Sublingual Immunotherapy Improves Severity of Atopic Dermatitis

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New sensitizations to 2 or more allergens between baseline and 12 months were significantly lower in the sublingual group, compared to the control group.

Sublingual immunotherapy is showing efficacy in treating patients with atopic dermatitis who are allergic to house dust mites.

A team, led by Minju Kim, Department of Pediatrics, Asan Medical Center, University of Ulsan College of Medicine, evaluated the efficacy of sublingual immunotherapy for pediatric patients aged 5-17 years with atopic dermatitis who were allergic to house dust mites.

The Trial

In the open-label, controlled, randomized trial, the investigators examined 60 patients from June 2015 and February 2018 at a specialist allergy center in South Korea. The patients were split in half between a group that received sublingual immunotherapy for 12 months and a control group.

The investigators evaluated the participants using specialist scores and specific immunoglobulin and skin prick tests.


The results show sublingual immunotherapy significantly decreased the mean Scoring Atopic Dermatitis measurements in the sublingual group from baseline (30.2±10.7) to 3 months (20.7±8.5). The effects were still visible at 12 months (21.5±12.4).

The investigators also found that the levels of Dermatophagoides farina-specific immunoglobulin G4 were significantly higher in the treatment group from baseline (0.6±0.5) to 12 months (1.0±0.7), compared to the control group that saw no significant changes.

New sensitizations to 2 or more allergens between baseline and 12 months were significantly lower in the sublingual group (21.4%), compared to the control group (54.2%).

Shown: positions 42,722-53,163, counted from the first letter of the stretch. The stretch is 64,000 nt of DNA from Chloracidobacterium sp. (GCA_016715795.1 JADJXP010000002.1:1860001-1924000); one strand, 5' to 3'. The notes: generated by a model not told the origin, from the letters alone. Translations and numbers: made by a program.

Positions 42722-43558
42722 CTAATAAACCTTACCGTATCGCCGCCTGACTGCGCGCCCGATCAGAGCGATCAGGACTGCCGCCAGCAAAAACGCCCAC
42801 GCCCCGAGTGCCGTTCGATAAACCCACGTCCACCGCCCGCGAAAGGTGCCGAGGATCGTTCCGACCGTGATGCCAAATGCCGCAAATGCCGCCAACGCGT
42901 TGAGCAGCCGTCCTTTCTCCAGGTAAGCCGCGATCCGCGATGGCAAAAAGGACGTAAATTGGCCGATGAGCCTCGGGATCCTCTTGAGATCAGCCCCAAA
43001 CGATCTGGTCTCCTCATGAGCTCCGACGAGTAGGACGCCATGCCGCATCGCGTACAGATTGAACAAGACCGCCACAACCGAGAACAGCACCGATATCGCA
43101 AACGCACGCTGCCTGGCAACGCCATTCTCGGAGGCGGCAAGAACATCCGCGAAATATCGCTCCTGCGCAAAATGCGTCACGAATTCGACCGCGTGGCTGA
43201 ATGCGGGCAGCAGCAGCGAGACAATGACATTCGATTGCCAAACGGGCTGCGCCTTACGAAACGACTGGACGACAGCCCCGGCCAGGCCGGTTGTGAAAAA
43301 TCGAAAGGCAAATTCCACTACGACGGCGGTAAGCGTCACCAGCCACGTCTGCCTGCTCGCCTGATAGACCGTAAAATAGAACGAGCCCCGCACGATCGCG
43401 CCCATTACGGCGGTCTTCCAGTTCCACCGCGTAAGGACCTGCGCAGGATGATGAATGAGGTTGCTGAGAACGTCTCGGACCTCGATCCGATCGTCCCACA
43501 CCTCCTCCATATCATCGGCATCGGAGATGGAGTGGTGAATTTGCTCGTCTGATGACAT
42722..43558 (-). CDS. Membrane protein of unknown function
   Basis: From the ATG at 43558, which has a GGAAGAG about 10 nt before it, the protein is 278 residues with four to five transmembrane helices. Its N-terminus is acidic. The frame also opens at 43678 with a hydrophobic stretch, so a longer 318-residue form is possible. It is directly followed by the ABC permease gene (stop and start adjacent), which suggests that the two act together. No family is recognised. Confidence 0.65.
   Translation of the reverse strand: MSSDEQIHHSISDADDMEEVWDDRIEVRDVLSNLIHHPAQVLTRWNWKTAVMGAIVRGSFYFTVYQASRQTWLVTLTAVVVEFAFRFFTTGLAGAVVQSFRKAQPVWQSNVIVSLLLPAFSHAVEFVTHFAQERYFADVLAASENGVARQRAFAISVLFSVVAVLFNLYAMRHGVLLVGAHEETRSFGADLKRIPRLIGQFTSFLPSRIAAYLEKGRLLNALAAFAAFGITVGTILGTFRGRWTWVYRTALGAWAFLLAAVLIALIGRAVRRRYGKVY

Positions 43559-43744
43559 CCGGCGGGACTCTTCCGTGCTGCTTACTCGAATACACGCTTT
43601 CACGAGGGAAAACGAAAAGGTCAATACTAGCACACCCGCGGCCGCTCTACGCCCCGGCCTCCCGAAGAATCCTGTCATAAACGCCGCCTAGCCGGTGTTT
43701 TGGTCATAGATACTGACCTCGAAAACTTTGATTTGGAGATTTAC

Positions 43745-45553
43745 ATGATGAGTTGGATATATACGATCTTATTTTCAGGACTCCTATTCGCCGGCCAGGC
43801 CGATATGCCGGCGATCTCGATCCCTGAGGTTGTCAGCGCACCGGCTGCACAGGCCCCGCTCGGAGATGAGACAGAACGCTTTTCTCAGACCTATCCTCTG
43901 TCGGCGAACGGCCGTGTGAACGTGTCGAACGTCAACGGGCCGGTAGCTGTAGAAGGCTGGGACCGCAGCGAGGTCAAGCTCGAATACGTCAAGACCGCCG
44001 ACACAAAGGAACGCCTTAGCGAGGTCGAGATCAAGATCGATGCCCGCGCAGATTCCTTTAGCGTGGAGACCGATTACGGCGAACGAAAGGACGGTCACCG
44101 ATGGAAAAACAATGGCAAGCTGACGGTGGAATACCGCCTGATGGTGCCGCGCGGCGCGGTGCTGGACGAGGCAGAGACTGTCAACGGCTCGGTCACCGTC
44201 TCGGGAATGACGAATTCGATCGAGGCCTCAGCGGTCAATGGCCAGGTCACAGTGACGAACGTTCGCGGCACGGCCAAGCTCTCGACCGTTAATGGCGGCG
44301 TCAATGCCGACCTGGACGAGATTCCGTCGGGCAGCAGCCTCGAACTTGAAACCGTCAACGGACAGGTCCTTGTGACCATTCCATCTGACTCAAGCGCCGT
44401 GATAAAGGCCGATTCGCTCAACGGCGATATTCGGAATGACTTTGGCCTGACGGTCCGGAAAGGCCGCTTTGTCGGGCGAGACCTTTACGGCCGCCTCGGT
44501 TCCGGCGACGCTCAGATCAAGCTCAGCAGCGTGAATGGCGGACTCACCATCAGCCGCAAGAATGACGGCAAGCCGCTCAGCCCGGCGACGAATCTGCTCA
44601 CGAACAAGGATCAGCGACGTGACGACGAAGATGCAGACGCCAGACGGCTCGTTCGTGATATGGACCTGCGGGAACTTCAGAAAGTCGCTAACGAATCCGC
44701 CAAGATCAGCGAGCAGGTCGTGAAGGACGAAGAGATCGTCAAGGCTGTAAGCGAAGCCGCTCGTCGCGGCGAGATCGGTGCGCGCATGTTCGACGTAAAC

“Sublingual immunotherapy improved disease severity and prevented new sensitizations in children with atopic dermatitis who were allergic to dust mites,” the authors wrote.

JAK Inhibitors

Earlier this year, investigators found janus kinase (JAK) inhibitors appear to be effective treatments for patients with atopic dermatitis, according to a systematic review of 14 randomized controlled trials.

The trials assessed 3 different oral JAK inhibitors, abrocitinib (Cibinqo), baricitinib (Olumiant), and upadacitinib (Rinvoq).

Non-responders to topical therapy are sometimes treated with phototherapy, systemic therapies like methotrexate and cyclosporine, or other immunosuppressive agents.

Altogether, the authors found 14 trials, including 7,051 total subjects. The trials assessed abrocitinib (100 and 200 mg), baricitinib (1, 2, and 4 mg), or upadacitinib (15 and 30 mg) for the treatment of moderate-to-severe AD.

All 3 therapies led to improvement in all 4 outcome metrics compared to placebo, the authors found. However, one therapy stood out. The investigators said upadacitinib at 30 mg led to the best results in all 4 outcomes among all of the drugs and dosages.

In terms of safety, the authors said their meta-analysis showed patients taking JAK inhibitors had a higher percentage of herpes zoster infection than the placebo-controlled group. In addition, they noted that the immunomodulatory properties of JAK inhibitors have raised concerns about an increased risk of malignancy.

The team added that 8 patients taking upadacitinib and 2 patients receiving placebo were reported to have malignancies. However, most of the cancers were not believed to be related to the drug and suggested longer-term safety data would be required to fully understand the risk of malignancy for patients taking these drugs.

The study, “Sublingual immunotherapy may be effective in reducing house dust mite allergies in children with atopic dermatitis,” was published online in Acta Paediatrica.